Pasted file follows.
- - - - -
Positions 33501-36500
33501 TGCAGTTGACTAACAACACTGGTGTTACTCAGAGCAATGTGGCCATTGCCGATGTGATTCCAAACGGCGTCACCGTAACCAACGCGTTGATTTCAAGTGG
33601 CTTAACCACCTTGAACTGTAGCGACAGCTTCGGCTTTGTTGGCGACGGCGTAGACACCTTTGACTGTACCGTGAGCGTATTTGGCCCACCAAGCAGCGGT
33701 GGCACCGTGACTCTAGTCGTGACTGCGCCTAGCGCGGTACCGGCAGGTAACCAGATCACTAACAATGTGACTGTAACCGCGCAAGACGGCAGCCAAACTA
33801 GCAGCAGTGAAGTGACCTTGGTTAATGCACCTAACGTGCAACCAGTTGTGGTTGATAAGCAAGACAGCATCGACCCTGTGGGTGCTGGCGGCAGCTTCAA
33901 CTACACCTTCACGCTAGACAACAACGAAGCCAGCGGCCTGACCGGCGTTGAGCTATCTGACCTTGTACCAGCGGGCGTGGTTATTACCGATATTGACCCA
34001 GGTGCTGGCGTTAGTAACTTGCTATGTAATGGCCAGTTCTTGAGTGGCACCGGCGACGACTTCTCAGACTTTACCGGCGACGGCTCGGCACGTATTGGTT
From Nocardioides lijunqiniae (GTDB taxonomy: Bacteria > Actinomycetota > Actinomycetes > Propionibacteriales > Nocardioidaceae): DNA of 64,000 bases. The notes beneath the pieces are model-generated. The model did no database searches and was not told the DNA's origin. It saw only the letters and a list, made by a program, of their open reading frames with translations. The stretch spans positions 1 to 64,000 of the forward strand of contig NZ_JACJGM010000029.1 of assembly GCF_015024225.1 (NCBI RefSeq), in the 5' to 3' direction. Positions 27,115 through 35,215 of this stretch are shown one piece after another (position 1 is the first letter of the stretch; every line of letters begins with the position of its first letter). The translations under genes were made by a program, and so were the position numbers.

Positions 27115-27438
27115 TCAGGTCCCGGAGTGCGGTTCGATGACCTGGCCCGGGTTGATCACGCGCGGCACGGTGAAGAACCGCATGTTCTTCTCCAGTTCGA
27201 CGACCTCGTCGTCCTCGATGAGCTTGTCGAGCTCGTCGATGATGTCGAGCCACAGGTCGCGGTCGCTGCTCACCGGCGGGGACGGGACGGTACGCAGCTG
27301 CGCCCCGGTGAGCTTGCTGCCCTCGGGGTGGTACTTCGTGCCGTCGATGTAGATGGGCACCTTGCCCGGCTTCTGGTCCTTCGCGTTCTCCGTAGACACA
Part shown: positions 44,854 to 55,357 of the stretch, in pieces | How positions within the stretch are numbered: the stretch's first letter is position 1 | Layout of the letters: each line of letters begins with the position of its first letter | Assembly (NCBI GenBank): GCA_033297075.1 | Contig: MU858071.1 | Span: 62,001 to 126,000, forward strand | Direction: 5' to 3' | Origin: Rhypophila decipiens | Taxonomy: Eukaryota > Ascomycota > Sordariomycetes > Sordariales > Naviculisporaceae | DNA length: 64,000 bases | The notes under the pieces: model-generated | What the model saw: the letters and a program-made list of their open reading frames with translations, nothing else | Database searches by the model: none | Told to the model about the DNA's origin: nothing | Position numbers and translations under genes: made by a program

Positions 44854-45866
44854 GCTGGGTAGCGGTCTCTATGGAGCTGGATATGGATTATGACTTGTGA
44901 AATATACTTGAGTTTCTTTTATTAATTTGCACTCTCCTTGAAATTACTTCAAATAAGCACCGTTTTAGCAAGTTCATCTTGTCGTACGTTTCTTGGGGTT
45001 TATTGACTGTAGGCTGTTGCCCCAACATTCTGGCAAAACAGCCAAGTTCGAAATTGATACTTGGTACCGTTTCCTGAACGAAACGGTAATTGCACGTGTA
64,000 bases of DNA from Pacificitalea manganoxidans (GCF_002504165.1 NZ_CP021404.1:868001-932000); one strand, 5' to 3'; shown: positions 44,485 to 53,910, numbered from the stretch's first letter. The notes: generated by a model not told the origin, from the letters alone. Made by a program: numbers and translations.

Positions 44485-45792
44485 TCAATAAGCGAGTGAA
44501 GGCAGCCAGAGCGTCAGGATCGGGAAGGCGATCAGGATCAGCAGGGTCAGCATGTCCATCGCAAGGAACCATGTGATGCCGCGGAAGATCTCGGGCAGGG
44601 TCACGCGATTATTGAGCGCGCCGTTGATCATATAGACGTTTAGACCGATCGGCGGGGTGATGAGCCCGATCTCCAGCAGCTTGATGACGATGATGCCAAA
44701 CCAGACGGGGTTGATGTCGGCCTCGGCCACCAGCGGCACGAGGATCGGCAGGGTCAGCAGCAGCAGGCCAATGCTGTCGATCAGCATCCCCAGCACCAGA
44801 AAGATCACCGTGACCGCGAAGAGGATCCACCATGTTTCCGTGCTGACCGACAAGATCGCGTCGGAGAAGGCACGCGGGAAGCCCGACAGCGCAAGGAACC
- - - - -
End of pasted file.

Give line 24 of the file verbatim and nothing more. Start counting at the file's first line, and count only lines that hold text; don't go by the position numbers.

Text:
44801 AAGATCACCGTGACCGCGAAGAGGATCCACCATGTTTCCGTGCTGACCGACAAGATCGCGTCGGAGAAGGCACGCGGGAAGCCCGACAGCGCAAGGAACC